Students will explain the need to reduce the amount of trash they generate, and describe ways in which they can make changes in their actions to support waste reduction.
Students will identify and describe the similarities and differences among cacti plants as related to physical structure, growth, change, and movement; explain that all plants have basic needs and identify the specific needs of cacti plants; differentiate between natural and man-made habitats and explain how both can support plant life (dish garden vs. desert habitat).
Students will understand the property and structure of matter; sources and properties of energy. Students will make observations as ice cubes of various colors are melted.
Students will hear and discuss the story of Johnny Appleseed, focusing on his example of stewardship and how we can follow his example. The students will then participate in a tree planting activity and learn what needs to be done to take care of the tree after planting. As a culminating activity, students will create a stamp to honor Johnny Appleseed.
Students will create a sundial from simple materials and use it to make observations, record, and interpret data about the movement of the sun during the day.
Students will create a web diagram to illustrate environmental, social, and economic impacts associated with everyday items. This lesson expands the concept of "ecological footprint" to consider impacts of a given lifestyle on people and societies. Students develop ideas to reduce the ecological footprint and associated impacts related to an everyday item.
Students will construct a topographical map of the United States, including the outer continental shelf and exclusive economic zone, that shows the major land and underwater formations. Students are then divided into groups to research and prepare short presentations on the various resources, where they are located, how they were formed, how they can be recovered, their uses and economic benefits, and the environmental impacts associated with their recovery.
Students will prepare and participate in a mock trial to try to assign responsibility for the consequences of climate change from the build up of CO2 emissions in the earth's atmosphere.
Students will work cooperatively to evaluate the advantages and disadvantages of the energy sources used to generate electricity by developing energy plans for a fictitious country and presenting the plans to the class.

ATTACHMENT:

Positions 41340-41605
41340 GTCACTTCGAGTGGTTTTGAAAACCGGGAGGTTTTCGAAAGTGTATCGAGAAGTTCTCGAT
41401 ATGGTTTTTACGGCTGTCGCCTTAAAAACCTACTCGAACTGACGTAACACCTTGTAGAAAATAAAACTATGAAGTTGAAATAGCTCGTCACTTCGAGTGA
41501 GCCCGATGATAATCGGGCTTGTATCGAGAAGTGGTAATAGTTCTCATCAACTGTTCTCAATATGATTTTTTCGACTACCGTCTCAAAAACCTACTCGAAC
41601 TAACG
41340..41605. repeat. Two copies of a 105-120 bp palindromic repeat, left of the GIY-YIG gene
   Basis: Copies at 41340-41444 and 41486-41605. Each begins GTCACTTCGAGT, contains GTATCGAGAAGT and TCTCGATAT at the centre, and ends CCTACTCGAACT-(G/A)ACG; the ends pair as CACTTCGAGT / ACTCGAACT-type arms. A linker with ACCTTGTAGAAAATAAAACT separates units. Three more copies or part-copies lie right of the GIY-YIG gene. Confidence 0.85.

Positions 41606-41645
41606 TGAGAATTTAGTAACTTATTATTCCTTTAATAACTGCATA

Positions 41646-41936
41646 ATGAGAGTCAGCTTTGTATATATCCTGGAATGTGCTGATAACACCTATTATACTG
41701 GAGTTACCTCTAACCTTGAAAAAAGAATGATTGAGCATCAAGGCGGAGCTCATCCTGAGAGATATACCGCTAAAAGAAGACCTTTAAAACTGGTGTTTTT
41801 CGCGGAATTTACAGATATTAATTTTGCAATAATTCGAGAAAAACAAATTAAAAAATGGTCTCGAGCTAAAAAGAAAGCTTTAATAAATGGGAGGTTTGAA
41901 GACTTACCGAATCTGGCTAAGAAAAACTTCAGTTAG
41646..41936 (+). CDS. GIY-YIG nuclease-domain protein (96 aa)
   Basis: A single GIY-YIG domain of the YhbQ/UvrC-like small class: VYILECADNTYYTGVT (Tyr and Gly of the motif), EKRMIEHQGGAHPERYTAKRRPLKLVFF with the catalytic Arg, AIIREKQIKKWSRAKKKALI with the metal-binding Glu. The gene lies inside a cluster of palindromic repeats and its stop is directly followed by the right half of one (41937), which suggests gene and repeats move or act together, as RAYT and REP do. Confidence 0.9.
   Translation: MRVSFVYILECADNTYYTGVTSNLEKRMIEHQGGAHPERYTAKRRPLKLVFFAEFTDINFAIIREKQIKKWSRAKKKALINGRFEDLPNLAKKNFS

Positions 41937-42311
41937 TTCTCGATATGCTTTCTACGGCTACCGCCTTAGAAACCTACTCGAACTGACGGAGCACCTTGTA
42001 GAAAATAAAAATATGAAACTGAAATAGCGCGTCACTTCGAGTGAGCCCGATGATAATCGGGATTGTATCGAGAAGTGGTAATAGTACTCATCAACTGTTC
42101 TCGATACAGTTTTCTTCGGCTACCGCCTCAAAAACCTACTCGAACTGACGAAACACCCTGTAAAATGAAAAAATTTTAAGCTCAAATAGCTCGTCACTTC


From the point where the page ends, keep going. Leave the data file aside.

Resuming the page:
Students will work in groups to build simple solar stills filled with salt water and observe what happens when the stills are placed in the sun. The students then taste the water they have collected and discuss what has happened in their stills.
Students will have the opportunity to investigate alternative catalysts for the degradation of hydrogen peroxide, which will be used as a model system for the breaking down of cellulose into sugar. After identifying other potential catalysts, students will develop their own research question about catalysts and conduct an additional experiment of their own design to investigate their question.
Students will understand renewable energy and the scientific method, by conducting a scientific research project, maintaining a research notebook and writing a report summarizing their findings.
Students will observe, record, and compare the amount of the earth's surface covered by land and by water. They will also discuss the difference between fresh and salt water.
Students will investigate the role plants, grasses, and trees have in preventing soil erosion. They will identify some causes and effects of soil erosion, observe erosion results made with different materials, and explain how planting grass and other plants can reduce erosion and run-off.
Students will use a thermometer to measure the air temperature in several places around the school and then return to the classroom to graph the data. In addition, students will grow three plants in different amounts of sunlight and record their growth.
Students will make a topographic map and use it to predict ground water flow and investigate the most likely source of ground water contamination.